Have you ever had the feeling after an FPL gameweek that you already knew the outcome before the it even happened? This is a well-known cognitive phenomenon called hindsight bias, and it can be one of your worst Fantasy Premier League (FPL) enemies.

In FPL, where the whole point is trying to foresee future events, experiencing hindsight bias is inevitable. Going around pondering about the decisions we wish we had done but didn’t do can drive us mad, but ultimately, none of us have the ability to look into the future.

Check out more of our FPL strategy and tips for the 2021/22 season.

What is Hindsight Bias in FPL?

Once an outcome is known our mind will build a story to explain it, and it becomes hard for our brain to reconstruct our former beliefs (1).

We then experience hindsight bias because our brains, to provide a kinder view of the reality and ourselves, rewires our memories to make them consistent with current conditions.

It does so to such an extent that we genuinely believe that our current memory of what we thought in the past is accurate (2).

If you’re having trouble believing this, try writing down your thoughts leading to your final decisions before a gameweek deadline. Once the gameweek has finished, check if you really held the view that you currently believe you did before the gameweek.

You’ll probably be surprised. A benefit of trying this is that you may be more at ease with future decisions, as your decision-making at the current time is likely better founded than you recall.

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Why is Hindsight Bias in FPL a Negative Thing?

How can hindsight bias be a negative thing when we nail the decisions, foresee the hauling players and bring them in?

After all, it provides FPL points, which is the whole point of FPL, right? Obviously it’s a good thing whenever the outcome of a decision turns out positive, but there are some aspects we should be aware of.

Hindsight bias has a negative effect on the evaluations of decisions we make by leading us to assess the quality of a decision by whether the outcome was good or bad, rather than by the process leading to the decision being thorough (3).

This is definitely a disadvantage for FPL managers chasing success over time who want to reduce luck and increase skill.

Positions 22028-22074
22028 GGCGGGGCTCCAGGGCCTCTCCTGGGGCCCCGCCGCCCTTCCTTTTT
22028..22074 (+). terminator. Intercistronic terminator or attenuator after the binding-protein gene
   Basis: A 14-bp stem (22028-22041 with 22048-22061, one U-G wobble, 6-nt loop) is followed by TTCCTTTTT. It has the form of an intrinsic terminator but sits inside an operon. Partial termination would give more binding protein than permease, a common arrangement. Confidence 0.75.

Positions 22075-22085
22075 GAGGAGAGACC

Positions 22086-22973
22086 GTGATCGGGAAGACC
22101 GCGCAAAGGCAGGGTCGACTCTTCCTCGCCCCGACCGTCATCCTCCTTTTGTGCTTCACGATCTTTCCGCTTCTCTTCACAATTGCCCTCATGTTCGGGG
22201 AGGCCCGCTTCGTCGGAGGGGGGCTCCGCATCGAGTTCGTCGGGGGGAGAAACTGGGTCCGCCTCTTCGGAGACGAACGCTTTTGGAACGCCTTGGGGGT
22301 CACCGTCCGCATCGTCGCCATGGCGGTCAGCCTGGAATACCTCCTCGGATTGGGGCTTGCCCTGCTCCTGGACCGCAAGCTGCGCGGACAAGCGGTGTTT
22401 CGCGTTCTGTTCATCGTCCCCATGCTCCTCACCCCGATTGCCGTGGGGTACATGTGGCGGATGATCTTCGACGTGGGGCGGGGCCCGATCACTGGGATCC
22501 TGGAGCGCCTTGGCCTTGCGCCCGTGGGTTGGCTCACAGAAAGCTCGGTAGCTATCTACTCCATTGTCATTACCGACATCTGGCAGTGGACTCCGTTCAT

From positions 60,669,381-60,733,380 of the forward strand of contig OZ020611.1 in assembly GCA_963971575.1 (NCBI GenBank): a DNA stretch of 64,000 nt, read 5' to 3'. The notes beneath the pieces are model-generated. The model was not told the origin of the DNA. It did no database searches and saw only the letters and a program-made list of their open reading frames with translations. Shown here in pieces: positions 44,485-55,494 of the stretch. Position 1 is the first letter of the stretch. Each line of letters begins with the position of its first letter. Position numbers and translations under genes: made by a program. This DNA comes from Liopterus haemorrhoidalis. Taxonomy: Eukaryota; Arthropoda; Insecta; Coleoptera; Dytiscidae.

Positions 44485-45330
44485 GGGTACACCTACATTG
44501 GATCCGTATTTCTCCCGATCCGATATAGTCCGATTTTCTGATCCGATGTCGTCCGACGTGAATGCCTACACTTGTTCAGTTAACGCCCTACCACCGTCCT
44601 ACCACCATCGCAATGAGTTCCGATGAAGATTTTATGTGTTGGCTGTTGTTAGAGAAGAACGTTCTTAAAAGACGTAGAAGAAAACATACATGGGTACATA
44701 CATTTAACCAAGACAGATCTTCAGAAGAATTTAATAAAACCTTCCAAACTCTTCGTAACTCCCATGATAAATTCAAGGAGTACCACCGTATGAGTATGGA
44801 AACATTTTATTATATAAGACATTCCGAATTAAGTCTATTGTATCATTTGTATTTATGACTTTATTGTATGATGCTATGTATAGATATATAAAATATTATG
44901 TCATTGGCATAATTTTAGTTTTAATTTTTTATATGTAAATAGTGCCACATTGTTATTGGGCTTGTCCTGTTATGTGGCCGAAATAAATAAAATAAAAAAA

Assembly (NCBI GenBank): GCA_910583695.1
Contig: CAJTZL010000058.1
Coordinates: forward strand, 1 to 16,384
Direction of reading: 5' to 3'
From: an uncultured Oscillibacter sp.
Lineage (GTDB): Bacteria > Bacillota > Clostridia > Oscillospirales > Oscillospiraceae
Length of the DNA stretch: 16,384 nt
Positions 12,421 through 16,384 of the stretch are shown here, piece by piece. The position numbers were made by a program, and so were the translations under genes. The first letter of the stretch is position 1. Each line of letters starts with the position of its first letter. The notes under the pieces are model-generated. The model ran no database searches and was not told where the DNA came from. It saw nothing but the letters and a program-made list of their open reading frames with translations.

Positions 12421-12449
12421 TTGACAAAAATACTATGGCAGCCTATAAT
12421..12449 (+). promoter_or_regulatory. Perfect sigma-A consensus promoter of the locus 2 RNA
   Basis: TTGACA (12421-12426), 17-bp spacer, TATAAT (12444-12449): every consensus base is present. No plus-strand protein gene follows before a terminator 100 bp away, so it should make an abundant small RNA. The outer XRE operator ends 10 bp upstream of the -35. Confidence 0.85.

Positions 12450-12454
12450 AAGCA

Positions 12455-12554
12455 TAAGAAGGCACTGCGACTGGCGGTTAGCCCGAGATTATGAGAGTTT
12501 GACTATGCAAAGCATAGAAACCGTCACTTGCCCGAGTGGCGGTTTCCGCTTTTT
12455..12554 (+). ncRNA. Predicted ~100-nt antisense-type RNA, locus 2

When flying high after owning a hauling player, we can easily get overconfident.

In the opposite situation, when we felt that we knew all along that the player would blank, we can get under-confident.

In both cases, we could easily fall into the trap of not stopping to examine why the outcome turned out as it did, which is a crucial skill for FPL success over time.

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What Can We do About Hindsight Bias in FPL

It’s a fact that we can – to a large extent – separate good and bad FPL assets. Choosing the right player between equally great options, and owning them at the right time, is much harder.

When playing FPL, we should always maximise our chances of success by analysing the outcome.

Was the hauling player lucky? Did he over-perform his expected goal involvement (xGI)? Or was his performance backed up by good stats over time with more to come in the future?

Was the blanking player unlucky not to haul or was it a bad pick?

Being aware of hindsight bias could make us better at answering these questions.

As mentioned, we can avoid hindsight bias by writing down our current thoughts and reasoning during the pre gameweek-deadline process. Reflecting on those decisions (transfers, captaincy choice and our bench) after the outcomes are known should help us to avoid warping our pre-gameweek reasoning.

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Why we Should be Aware of Hindsight Bias in FPL

In conclusion, we should be aware of hindsight bias and how it affects us to reduce self-blame after negative outcomes, reduce chances of successful decisions being a result of luck and increase our chances of making successful decisions over time.


(1): @fussbALEXperte – https://cognitivefootball.wordpress.com/2017/03/30/measuring-predictions/#more-589

(2): @jposhaughnessy- https://twitter.com/jposhaughnessy/status/1218578824197218309?s=20

(3): Kahneman, D. (2017). Thinking, fast and slow. New York: Farrar, Straus and Giroux.



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